Windows 8 Scares Me

It’s an odd feeling – being scared by an operating system.  I come from a world where productivity means using a keyboard and a mouse.  Sure I have a Droid Phone and an iPad and I understand and can appreciate what touch does to an experience.  I mean, Angry Birds isn’t the same when you’re using a mouse.

But those environments were built with touch in mind from the ground up.  Now Microsoft is adding touch on top of Windows 7, and the result is Windows 8.  They did a very nice job, so don’t think I’m knocking them there.  The interface is elegant, informative, and customizable.  The tiles are essentially easy to navigate. And the concept is sound.

But now I think about my desktop that I have.  A computer in my office which started it’s life running Windows XP, then upgraded to Vista, and now 7.  It’s a Pentium D machine with a total of 4 GB of RAM.  And for what I do, it suits my need.  I love being on the cutting edge of what’s out there, even if it means dealing with a few bugs here and there.  But now I have the opportunity to upgrade to Windows 8… and I don’t wanna.

Without touch, Windows 8 seems ineffective.  Here’s a User Interface with controls designed to be touched, and here I am with my little itty bitty mouse clicking on them.  Options? Oh, I need to bring the mouse to the top right or lower right corners to bring up the Charms bar.  The what?? That’s right, the Charms bar.  What the heck is that?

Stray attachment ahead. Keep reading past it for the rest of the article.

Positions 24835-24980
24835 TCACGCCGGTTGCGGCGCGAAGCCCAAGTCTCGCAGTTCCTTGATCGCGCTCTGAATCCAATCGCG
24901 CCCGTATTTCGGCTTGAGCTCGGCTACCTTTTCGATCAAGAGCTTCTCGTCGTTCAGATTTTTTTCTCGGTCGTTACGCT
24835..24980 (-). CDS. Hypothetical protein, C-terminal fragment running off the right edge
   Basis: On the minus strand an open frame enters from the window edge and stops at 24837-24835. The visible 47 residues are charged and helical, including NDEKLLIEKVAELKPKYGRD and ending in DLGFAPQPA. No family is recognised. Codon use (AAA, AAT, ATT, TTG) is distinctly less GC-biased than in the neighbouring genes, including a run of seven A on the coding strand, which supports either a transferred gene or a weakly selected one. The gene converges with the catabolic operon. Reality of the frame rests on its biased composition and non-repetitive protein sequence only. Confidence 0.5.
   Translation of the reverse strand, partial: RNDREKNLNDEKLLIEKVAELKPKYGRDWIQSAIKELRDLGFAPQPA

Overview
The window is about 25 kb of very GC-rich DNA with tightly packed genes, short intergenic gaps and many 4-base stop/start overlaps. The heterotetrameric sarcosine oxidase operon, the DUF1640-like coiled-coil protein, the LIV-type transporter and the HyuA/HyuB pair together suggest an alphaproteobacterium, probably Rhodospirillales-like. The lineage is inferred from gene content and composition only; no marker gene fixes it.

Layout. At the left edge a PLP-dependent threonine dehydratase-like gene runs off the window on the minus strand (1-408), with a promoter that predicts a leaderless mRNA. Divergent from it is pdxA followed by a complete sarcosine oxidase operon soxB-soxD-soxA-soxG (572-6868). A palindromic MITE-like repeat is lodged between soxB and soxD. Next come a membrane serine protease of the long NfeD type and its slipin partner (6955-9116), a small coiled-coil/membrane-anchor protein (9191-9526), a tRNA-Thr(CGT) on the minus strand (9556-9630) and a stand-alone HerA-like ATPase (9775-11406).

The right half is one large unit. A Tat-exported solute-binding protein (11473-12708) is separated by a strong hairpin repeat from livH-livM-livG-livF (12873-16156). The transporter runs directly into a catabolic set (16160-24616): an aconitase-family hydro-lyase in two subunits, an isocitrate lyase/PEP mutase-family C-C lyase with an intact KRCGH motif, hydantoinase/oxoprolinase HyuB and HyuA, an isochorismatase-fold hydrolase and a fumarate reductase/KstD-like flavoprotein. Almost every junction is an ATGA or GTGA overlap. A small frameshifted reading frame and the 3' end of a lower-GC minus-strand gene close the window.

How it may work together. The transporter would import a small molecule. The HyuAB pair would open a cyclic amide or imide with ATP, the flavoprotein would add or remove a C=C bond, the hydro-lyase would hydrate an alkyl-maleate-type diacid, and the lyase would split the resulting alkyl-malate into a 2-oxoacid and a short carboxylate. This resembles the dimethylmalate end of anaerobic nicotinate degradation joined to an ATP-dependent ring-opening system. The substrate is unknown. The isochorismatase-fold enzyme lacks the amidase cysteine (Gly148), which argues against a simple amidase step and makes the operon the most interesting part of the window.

Okay, well, let me just go in to Desktop mode.  And now when I go to open up this program and…. wait, now I’m back in the touch interface?  Okay, back in to Desktop, and lets go to My Computer and… hey!  Where’s my start menu??

Now listen, I’m the kind of guy who will work with a new UI just because I understand this is the future and I must conform or else it’s going to leave me behind.  When IE 9 came by default without any menu bars or command bars by default, I left it and worked with it.  Mostly everyone else I know has added their menu bar back and at the very least a printer icon.  But I want to learn to work the way it was designed to.

And that’s why I’m scared of Windows 8, because I don’t think I can work that way.  To consume content, sure touch works great – a la iThings and Android devices.  But when I’m going to develop a program or create content of some kind, I think touch will get in the way.

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